The word ‘Repetitor’ is mentioned in the Udo extract I just quoted. I translated it as ‘coach’. It is sometimes rendered ‘crammer’, but that may be too specifically British and too harsh. Many German law students go to these institutions to brush up their knowledge before the final exams, and in some cases it is more than brushing up, apparently. I’ve heard that lectures tend to concentrate on what the professor in charge wants to talk about, rather than to prepare students for the exam, and in any case quite a few semesters may pass between the attendance of the first important classes on civil law, criminal law and administrative law and the exam itself. So some say you have to go to the Repetitor to pass.

I found this translation in Romain (Romain/Byrd/Thielecke, Wörterbuch der Rechts- und Wirtschaftssprache, ISBN for German 3 406 48068 3 (I need some permanent links for books – this is the second time I’ve quoted this, but there is nothing in Dietl): ‘Repetitor m/-in f coach, tutor, semi-qualified person who coaches (law) students for state (bar) exam.’
I love the ‘semi-qualified’. Sure enough, the old (pre-2002) edition has ‘qualified’.

Von Beseler-Jacobs-Wüstefeld has ‘tutor, coach’ and for Repetitorium ‘repetition/refresher course’. A good source for some of this terminology is Simon and Funk-Baker, Einführung in die deutsche Rechtssprache, ISBN 3 406 44558 6 (in Germany; but there is a second edition out – maybe they have improved the German-English glossary, which is not very reliable in my edition). I quote:
‘Repetitorien sind private Einrichtungen, in denen der Prüfungsstoff in komprimierter Form dargeboten wird. Die Wissensvermittlung erfolgt nicht systematisch, sondern gezielt im Hinblick auf die Erfordernisse der Staatsprüfung. Auf Zusammenhänge wird kein Wert gelegt. Repetitoren sind eine “typisch deutsche” Einrichtung. Sie weisen sicher auf Defizite der Universitätsbildung hin, zeigen aber auch das mangelnde Interesse vieler Studierender an einem soliden Erwerb der Grundlagenkenntnisse.’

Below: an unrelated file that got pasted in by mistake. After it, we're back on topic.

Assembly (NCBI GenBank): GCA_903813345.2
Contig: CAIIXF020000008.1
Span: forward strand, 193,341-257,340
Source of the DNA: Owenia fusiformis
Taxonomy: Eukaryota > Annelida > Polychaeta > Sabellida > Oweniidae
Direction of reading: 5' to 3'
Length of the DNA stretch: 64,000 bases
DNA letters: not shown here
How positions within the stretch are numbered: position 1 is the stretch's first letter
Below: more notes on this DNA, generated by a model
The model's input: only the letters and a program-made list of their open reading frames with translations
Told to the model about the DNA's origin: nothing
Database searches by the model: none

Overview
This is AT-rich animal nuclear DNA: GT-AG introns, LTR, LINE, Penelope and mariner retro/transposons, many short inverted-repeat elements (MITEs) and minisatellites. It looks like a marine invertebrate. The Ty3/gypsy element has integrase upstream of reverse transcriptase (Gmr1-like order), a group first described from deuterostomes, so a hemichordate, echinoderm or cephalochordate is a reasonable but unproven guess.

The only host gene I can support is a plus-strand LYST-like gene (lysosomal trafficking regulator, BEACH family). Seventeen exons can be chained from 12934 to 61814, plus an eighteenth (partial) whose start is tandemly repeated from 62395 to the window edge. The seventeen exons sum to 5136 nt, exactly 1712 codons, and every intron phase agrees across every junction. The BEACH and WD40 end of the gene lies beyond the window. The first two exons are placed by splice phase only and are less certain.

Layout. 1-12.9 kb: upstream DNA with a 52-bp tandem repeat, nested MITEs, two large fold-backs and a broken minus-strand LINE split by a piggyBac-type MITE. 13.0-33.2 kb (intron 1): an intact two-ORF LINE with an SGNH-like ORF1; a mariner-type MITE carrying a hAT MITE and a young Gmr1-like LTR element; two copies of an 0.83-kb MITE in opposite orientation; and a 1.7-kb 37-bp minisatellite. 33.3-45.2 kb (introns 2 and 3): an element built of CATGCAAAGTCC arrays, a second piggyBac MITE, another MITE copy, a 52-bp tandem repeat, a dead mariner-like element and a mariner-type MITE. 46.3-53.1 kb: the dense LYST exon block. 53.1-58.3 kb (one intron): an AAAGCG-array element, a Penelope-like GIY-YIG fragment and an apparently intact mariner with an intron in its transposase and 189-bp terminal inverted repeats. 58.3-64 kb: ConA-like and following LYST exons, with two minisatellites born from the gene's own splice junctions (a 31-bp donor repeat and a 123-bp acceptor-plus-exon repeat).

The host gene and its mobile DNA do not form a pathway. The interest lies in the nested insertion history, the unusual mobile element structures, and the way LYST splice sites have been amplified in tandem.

This is nice. When I get down to notaries, which needs more time than I have today, I want to say that however much information is on the Internet, there is often a lack of the comparative element that enables us to put someone else’s legal system in context. Since Simon and Funk-Baker are writing for non-Germans, they do give this information: what here is different from what happens elsewhere.
One well-known Repetitor is Alpmann und Schmidt, some of whose materials can be downloaded free of charge. They sell scripts (including two on English law, Introduction to English Civil Law I and II, but a bit Denglishy – a shame because the layout is attractive and the content good) and a monthly journal. There is an Internet Repetitorium called eJura too. Hemmer is another Repetitor.

3 thoughts on “Repetitor

  1. In my opinion the correct translation of ‘Repetitorium’ is ‘Review Course’. Most American law students attend a review course before the bar exam which is called ‘bar review’, e.g.

  2. Yes, it’s very similar to the bar review course, so if translating for a U.S. readership you could call it a law exam review course. It still leaves the Repetitor unsolved (law exam review course tutor?)

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